Liver disease is a general term that can describe many conditions or diseases that affect the liver's functions. Examples include hepatitis, which is an inflammation of the liver, cirrhosis, which is scarring of the liver, or infections. No matter what your liver condition is, if the liver's functions are affected, you might experience problems with the digestion and processing of foods. Avoiding certain foods can help you prevent any discomfort, and prevent any complications related to malnutrition and malabsorption.
Functions of the Liver
The liver is one of the most important organs in your body. It filters your blood, makes bile, which helps with fat digestion and absorption, processes and distributes fats to the rest of your tissues that they can be used for energy, and makes many important proteins. Examples of these proteins include those in charge of blood clotting, and those in charge of fluid transport, such as albumin. In addition, your liver helps metabolize and process important vitamins such as iron, vitamin D and vitamin A.
Limit Fluid and Sodium
When you have liver disease, your blood vessels' ability to retain fluid is diminished because of decreased protein synthesis in your liver, mainly albumin. This causes fluid leaks in your blood vessels, which in turn, causes fluid buildup in other tissues, or ascites. By limiting the amount of salt and fluid in your diet, you can decrease fluid retention and swelling. Foods that are high in sodium or salt include canned soups and vegetables; processed meats, such as bacon, sausages and salami; cheeses; condiments; and most snack foods. You can also determine if a food is high in sodium if its nutrition information label says that it has more than 300 mg of sodium per serving. As a rule of thumb, you should try to limit your sodium intake to less than 2,000 mg per day.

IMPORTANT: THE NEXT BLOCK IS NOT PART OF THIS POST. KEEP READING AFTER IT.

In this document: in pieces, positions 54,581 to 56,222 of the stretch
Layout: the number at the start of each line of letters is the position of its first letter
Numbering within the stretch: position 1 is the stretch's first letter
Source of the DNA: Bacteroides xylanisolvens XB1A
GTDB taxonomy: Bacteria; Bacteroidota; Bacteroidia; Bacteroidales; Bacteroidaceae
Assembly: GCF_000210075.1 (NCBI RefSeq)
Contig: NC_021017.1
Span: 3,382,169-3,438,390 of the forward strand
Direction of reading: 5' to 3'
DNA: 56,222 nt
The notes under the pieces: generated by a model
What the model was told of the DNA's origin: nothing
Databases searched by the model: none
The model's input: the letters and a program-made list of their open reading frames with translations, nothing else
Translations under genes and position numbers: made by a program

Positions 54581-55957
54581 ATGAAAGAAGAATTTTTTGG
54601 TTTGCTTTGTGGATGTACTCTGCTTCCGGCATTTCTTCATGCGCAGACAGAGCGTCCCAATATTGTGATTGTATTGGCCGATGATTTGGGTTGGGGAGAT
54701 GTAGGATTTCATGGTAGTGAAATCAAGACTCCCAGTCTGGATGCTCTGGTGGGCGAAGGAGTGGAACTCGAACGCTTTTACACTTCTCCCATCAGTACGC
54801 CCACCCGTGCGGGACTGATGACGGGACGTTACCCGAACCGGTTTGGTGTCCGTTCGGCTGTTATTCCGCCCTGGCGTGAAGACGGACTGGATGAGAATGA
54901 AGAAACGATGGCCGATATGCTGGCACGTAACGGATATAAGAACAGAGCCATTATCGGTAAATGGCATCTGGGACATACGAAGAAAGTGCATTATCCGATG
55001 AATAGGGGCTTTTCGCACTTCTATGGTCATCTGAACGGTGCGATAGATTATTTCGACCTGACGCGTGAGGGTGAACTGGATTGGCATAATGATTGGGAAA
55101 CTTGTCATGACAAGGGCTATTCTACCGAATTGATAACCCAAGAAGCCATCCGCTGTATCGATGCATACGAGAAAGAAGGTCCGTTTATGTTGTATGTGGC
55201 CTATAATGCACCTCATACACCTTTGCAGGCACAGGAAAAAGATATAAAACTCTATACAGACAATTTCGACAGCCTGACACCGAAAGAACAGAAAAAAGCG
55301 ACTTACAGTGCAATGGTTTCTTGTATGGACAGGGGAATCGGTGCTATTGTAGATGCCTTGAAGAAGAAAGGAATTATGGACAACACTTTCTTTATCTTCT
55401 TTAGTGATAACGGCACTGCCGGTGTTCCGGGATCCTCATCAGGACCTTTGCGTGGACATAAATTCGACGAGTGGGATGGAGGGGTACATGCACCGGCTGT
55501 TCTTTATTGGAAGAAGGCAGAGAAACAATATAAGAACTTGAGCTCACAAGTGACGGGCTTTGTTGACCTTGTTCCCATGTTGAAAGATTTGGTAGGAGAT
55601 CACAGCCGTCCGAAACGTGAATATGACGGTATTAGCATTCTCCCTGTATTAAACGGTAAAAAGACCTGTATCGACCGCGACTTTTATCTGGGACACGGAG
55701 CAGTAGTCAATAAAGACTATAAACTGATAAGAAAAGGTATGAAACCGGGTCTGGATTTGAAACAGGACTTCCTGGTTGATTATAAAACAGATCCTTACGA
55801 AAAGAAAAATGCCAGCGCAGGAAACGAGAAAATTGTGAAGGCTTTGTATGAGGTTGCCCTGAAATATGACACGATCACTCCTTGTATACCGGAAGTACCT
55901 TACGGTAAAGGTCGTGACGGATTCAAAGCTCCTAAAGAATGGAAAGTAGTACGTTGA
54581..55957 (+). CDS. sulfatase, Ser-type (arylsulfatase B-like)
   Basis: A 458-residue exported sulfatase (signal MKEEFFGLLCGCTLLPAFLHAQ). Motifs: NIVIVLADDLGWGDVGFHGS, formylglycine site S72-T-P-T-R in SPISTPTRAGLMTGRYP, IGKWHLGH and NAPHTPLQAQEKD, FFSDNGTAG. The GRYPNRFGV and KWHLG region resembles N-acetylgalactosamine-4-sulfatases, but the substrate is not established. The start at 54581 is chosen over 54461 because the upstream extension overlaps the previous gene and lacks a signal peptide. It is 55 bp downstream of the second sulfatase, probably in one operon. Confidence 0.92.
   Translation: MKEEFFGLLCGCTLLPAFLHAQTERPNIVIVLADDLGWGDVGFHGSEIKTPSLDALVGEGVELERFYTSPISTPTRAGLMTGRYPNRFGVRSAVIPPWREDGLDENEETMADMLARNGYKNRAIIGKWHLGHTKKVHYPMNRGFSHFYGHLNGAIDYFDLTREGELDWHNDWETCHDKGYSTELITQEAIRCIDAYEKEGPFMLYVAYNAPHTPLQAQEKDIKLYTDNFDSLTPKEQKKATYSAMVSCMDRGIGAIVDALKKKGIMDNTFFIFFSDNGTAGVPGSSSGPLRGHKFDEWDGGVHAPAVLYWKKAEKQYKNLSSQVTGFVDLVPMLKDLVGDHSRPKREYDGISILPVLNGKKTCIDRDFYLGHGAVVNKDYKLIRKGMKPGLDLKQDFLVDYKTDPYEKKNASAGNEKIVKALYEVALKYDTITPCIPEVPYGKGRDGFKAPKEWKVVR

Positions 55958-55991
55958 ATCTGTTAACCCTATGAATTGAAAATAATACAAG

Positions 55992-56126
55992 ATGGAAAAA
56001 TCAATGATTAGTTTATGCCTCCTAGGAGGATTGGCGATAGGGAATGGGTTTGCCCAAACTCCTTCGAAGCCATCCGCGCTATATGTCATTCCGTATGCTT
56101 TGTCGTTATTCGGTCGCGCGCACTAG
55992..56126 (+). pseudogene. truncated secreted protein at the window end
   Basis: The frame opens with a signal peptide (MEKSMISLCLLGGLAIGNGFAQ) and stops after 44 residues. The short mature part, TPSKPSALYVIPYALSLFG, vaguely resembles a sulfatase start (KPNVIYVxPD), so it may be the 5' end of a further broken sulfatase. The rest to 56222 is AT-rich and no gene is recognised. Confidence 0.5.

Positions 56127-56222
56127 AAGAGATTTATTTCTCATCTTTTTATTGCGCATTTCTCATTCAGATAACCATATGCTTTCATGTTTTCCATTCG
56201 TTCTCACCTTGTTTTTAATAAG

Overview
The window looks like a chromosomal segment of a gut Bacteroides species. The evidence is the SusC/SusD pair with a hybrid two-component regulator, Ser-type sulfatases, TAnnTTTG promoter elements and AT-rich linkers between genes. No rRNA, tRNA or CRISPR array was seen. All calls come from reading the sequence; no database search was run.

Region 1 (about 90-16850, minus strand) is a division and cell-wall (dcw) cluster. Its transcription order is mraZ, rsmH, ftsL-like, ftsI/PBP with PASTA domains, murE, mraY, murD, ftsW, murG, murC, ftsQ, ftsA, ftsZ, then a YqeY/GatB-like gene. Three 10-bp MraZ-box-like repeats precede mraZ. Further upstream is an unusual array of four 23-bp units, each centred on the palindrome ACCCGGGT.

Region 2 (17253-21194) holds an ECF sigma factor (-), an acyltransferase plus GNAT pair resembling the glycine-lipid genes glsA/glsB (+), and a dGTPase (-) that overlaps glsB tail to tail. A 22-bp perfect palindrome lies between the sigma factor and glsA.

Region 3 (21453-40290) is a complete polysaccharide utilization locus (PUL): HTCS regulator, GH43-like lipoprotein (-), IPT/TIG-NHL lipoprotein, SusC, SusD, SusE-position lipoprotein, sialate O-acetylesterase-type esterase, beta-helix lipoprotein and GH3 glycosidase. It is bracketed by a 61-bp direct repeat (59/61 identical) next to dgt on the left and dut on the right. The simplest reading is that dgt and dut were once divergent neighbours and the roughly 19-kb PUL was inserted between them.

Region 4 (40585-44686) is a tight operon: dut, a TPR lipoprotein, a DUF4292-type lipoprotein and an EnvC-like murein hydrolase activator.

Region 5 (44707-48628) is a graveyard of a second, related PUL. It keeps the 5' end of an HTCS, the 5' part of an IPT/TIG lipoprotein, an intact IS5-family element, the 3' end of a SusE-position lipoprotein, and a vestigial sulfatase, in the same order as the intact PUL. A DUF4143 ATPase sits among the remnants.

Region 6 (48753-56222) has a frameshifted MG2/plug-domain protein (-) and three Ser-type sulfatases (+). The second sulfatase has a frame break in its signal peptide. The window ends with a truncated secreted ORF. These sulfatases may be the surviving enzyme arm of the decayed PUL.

Control Protein Intake
Because your liver functions are impaired, your body cannot process proteins well, which may cause a buildup of ammonia in your body. Ammonia is toxic and can cause brain function problems. Ask your physician or your registered dietitian what your individual needs are, but in general, the American Dietetic Association recommends that you should not eat more than 1 g of protein per 1 kg of your weight per day. Foods that are high in protein include meat, poultry, fish, dairy products, legumes, nuts and seeds, and some cereals.
Avoid Saturated Fats
Because liver disease is usually accompanied by unintentional weight loss, you shouldn't limit fat intake completely. Additionally, liver disease might reduce your liver's ability to produce bile. Bile is a substance created by the liver and distributed by the gallbladder into the stomach and is necessary for the digestion and absorption of fats, which is why it is important you consume enough calories from healthy fats. Your body needs some fats for general health, but choose unsaturated fats, rather than saturated or trans fats. Examples of foods with saturated fats include butter, whole milk and all animal products. Examples of foods with healthy fats include olive oil, canola oil and avocados.